Habla, Jaiyus, Falama, Kafr Jammal Tue 3.5.11, Morning
The buses that were waiting at the checkpoint when we came, got passage permits only after the soldiers had checked the inside each of the buses. This took longer than usual. Only then and behind time did the traffic of pedestrians begin. There is now a fenced lane leading from the Palestinian gate to the turnstile and the inspection cabin.
The first group of five left.
Those who left complained that the gate had opened late that morning and that since the beginning of May the opening and closing hours had been troublesome. Opening the gate at 07:00 is too late in spring and in summer although the extended opening time, from 07:00 to 09:00 helps. At noon the gate is open between 13:00 and 14:00 and in the evening between 17:45 and 19:00. Workers who get there around 16:00 have to wait a long time until they can return home.
There is a new and clear sign on the big, renovated gate. It says in Hebrew, Arabic and English: Mortal danger, Military zone 0 Passing or damaging the fence is life risking. It also says the number of the gate, 1393, the opening hours and the phone number of the DCO [District Coordination Office of the IDF Civil Administration that handles passage permits].
Loud and nervous voices are heard coming from the Palestinian gate. It seems that the team of reservists that is here today is new and inexperienced. No one of the DCO is present and despite the relatively high number of soldiers, the scene is rather chaotic.
The soldiers aren't violent and only shout at the people to back up and then they close the passage. More and more people with carts and bicycles pass through the gate. For some reason, the person who turns on the water every day is detained and is not allowed to pass with his cart. The soldiers seem to be unfamiliar with the procedure and demand that he call the DCO to arrange for a new passage permit for himself and his donkey-drawn cart. Eventually they let him pass without his cart and the fueling supplies that are on it.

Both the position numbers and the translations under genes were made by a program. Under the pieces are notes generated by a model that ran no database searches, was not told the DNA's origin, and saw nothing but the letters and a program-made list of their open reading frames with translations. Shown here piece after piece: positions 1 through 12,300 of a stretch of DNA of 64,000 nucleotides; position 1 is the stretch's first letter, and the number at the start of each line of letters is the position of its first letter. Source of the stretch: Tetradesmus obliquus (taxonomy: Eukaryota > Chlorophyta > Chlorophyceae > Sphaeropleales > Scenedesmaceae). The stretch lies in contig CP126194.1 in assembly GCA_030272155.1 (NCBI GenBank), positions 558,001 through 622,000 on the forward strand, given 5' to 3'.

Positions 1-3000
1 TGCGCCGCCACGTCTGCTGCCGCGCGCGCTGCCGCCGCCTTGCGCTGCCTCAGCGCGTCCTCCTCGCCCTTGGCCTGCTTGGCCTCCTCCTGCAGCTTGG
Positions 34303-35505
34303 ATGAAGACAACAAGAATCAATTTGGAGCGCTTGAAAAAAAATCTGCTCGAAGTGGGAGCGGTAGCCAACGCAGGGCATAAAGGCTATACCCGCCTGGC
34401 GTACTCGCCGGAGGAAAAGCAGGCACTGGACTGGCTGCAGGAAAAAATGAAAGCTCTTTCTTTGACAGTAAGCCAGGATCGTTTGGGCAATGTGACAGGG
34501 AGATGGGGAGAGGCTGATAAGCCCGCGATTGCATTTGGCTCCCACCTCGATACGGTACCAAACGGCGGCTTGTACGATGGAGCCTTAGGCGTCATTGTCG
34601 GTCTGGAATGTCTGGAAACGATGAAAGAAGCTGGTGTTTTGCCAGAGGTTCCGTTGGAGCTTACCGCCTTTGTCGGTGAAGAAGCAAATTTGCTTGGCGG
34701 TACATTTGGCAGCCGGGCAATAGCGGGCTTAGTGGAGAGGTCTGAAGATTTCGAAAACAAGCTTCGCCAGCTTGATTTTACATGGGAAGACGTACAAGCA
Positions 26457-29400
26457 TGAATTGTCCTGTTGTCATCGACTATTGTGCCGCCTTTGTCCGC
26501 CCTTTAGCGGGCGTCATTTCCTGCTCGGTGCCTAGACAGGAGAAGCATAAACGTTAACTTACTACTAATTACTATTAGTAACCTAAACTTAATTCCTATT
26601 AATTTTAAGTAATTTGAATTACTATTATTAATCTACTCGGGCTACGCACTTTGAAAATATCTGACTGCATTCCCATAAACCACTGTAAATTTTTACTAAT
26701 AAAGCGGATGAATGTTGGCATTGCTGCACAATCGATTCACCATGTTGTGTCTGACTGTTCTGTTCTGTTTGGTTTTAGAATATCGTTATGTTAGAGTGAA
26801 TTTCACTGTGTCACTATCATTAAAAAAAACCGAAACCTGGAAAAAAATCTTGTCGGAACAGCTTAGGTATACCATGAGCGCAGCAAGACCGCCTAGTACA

We call Tedesa but he is unavailable. Then we call the DCO and talk to Y., trying to clarify various delays. We ask him to send a DCO representative and/or call the checkpoint in order to confirm the routine passage of the man and also make clear the procedure. One of the Palestinians, a Hebrew speaker, who had agreed to take a few steps back in order to help the communication with the soldiers, standing some distance from there, is warned not to come close. We try to explain to the soldiers that they have to call the DCO instead of sending the man to do it, delaying his merchandise.
A major from the Brigade who appears there absolutely refuses to talk to us and even threatens to take away the Palestinian's permit if he tries to help. It turns out that the DCO confirm that the "Water man" is allowed to pass, but in the mean time the man has gone away towards the fields without his cart.
The officer's presence reduces the Palestinians' protests, who have no choice but to yield to the absurd situation. Despite the delay and the restrictions, they keep passing relatively quietly.
The talks with the DCO continue throughout and beyond our stay at the checkpoint.
A military Hummer stands at the entrance to Azzun but we notice no obstruction or people being delayed.
We go to see a family that asked for help in contacting an Israeli lawyer concerning a brother who is held in detention. We take details and documents.
We take a signed authorization and photo copies of other documents from a young man who had been refused passage and needs help in an attempt to revoke the decision. There is no traffic of Palestinians at the gate.
We stop for a chat at the grocery store. Among other things, we suggested that they join the enterprise of summer fun days on the beach for Palestinian children. This activity has to be completed in the next visit according to the guidelines of Tsviya and Rachel who are in charge of organizing these fun days.
As we leave, the Hummer that we saw at the gate to Azzun when we came in, is not there.